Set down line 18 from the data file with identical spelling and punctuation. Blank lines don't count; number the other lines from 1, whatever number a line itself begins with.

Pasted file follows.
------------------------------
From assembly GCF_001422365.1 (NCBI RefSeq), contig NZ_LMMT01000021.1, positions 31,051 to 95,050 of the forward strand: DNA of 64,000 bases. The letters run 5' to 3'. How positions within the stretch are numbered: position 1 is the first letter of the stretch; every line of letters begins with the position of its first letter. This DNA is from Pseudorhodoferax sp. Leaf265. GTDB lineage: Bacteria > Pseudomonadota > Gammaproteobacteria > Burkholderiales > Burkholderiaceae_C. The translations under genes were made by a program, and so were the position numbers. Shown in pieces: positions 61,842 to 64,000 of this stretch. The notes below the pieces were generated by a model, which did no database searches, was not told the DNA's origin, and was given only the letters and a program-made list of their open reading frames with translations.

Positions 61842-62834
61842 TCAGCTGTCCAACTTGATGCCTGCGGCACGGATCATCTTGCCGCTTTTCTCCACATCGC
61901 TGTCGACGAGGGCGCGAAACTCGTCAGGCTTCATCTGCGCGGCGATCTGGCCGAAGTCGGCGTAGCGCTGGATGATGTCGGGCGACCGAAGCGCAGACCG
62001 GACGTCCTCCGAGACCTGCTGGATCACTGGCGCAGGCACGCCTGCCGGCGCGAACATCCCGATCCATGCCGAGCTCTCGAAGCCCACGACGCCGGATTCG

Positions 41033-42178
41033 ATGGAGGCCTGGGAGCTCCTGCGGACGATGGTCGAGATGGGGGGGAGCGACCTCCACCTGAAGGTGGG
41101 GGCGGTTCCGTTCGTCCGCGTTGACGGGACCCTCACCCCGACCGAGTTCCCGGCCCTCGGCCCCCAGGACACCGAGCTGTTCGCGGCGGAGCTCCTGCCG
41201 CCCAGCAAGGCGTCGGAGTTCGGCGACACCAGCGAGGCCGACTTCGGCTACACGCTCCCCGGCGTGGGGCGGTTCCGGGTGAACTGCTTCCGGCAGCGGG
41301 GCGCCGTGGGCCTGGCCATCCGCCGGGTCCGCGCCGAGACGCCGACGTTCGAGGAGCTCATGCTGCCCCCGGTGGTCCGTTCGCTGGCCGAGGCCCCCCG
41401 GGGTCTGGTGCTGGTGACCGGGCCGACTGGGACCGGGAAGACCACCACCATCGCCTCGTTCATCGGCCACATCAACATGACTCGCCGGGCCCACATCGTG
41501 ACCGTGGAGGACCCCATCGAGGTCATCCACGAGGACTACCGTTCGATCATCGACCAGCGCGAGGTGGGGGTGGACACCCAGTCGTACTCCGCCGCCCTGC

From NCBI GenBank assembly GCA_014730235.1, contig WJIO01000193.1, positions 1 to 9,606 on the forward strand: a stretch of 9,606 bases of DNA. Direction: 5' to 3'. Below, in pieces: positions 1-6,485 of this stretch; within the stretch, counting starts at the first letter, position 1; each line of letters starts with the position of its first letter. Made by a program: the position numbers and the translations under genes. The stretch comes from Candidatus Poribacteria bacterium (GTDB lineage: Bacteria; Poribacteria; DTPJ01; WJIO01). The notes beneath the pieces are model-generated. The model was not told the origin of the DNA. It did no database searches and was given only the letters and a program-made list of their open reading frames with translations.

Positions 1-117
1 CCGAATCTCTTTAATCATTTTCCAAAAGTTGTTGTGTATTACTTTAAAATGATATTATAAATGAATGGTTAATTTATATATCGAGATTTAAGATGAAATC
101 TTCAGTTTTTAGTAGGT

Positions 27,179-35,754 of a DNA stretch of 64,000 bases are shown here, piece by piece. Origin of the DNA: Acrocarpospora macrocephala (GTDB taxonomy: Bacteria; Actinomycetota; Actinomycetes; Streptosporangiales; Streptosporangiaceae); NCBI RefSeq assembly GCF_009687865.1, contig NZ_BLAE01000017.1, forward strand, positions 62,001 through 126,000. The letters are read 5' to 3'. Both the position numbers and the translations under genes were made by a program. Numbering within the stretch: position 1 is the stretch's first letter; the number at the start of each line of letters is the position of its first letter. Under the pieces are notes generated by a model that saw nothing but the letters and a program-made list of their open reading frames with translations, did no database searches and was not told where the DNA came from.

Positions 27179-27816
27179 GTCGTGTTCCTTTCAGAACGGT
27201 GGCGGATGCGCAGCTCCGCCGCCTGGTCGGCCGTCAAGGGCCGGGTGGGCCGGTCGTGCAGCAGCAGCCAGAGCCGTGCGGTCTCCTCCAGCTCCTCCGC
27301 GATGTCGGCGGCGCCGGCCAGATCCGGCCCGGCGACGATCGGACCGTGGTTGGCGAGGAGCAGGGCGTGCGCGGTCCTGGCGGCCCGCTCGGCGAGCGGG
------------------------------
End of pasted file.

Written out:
Positions 27179-27816